The head of the FDA is stepping down after two years on the job
The head of the Food & Drug Administration (FDA), commissioner Scott Gottlieb, recently stated that the FDA would seriously look at regulating cannabidiol (CBD). Now, only about a week after making the announcement, Gottlieb has decided to leave the agency, putting the future of any possible regulations in doubt. It is still too early to tell who might replace him and how quickly a new commissioner might be able to grab the reigns, but the short-term ramifications of his departure are not positive.
Brett Hundley, an analyst with Seaport, asserts, “Gottlieb’s departure is most relevant for the US CBD market, along with the development of cannabis as a therapeutic ingredient product […] We have been watching for developing guidelines on full CBD legalization in the US, based on two potential regulatory catalysts: (1) the ECDD/UN, or (2) the FDA.”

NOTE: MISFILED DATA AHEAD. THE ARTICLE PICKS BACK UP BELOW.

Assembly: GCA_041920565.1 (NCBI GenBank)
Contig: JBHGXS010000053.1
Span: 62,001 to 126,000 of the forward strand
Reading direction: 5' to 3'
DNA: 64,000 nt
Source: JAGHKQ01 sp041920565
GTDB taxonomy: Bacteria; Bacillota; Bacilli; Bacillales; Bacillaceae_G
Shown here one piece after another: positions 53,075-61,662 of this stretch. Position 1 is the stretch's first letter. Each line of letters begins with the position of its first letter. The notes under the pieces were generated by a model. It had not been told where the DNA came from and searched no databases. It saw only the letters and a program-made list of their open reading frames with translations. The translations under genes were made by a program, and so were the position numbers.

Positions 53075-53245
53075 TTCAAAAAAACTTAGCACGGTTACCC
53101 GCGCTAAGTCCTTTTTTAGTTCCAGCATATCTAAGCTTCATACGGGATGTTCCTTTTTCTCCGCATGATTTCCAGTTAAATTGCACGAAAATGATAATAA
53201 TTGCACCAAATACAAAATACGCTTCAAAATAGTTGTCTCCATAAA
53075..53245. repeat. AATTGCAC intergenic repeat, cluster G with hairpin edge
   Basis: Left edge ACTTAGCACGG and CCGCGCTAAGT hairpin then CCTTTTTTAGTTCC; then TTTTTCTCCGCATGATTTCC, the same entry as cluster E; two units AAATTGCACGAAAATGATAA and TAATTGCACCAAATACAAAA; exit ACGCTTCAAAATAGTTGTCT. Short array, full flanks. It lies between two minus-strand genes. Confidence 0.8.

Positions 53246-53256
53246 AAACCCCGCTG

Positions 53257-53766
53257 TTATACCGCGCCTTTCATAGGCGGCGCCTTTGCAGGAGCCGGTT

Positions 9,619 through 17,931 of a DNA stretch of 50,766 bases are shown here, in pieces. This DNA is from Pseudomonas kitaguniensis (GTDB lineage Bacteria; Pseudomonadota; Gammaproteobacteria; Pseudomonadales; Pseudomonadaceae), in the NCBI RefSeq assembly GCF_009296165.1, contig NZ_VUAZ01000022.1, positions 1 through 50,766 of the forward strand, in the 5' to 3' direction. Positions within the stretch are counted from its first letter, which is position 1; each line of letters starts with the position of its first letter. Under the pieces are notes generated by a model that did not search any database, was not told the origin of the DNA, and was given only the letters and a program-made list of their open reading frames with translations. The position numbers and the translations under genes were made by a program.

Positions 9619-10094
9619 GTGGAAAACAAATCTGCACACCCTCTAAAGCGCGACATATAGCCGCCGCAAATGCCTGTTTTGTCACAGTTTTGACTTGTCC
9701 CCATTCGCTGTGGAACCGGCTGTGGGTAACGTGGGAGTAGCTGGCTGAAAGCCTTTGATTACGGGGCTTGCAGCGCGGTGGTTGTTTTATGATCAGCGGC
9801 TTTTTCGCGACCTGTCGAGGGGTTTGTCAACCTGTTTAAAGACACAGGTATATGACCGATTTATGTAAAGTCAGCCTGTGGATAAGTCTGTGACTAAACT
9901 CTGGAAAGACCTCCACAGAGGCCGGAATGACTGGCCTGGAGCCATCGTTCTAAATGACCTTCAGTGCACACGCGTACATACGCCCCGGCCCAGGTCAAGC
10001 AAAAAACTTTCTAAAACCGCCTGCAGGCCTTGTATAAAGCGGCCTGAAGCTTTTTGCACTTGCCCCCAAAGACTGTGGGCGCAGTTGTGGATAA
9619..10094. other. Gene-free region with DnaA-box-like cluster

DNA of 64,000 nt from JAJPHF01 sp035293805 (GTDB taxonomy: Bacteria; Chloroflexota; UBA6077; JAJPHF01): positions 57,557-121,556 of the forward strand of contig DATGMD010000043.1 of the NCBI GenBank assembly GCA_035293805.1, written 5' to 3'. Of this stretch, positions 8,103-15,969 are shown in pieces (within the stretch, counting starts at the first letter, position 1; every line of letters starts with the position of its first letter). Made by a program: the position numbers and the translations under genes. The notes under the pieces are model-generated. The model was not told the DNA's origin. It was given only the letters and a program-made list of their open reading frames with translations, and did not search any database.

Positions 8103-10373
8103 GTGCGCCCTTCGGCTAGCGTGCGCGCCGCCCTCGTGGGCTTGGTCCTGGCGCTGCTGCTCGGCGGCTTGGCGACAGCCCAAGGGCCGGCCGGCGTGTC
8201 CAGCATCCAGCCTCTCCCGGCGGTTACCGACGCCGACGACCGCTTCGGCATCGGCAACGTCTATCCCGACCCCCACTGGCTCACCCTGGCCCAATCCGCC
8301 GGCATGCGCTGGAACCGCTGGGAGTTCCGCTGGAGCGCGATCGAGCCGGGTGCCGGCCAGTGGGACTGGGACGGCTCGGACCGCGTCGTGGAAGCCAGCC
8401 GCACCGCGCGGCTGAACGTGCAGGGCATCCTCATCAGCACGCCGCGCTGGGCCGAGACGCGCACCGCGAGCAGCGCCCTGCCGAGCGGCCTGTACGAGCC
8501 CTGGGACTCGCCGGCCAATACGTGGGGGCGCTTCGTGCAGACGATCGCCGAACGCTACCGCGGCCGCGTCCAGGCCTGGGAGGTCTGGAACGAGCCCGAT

He adds, “Now, with Gottlieb’s resignation, additional questions related to his successor’s views and the Senate confirmation process could cloud CBD/M&I market growth even further. We acknowledge that CBD has still found its way onto many store shelves across the US, but it is our view that approval by the FDA will unleash considerably more in the way of market growth, with new entrants in the form of CPG, pharma, and retail grocery adding a material amount of muscle to M&I market evolution. Until this happens, we see the US CBD market remaining relatively constrained. We view prior FDA Commissioner short-list candidates like O’Neil, Gulfo, and Srinivasan as favorable for de-regulation and thus CBD approval, but we also worry about the Senate confirmation process and what happens to an FDA (and its review of CBD) that goes on too long without a leader in place.”
Due to the FDA’s lack of CBD regulations, many jurisdictions across the U.S. have begun to pull CBD products from their shelves and are ordering restaurants and other food establishments to not include any CBD items on their menus. With Gottlieb’s departure, there may be a more widespread action to remove CBD from the public eye, at least until the FDA can get back on its feet.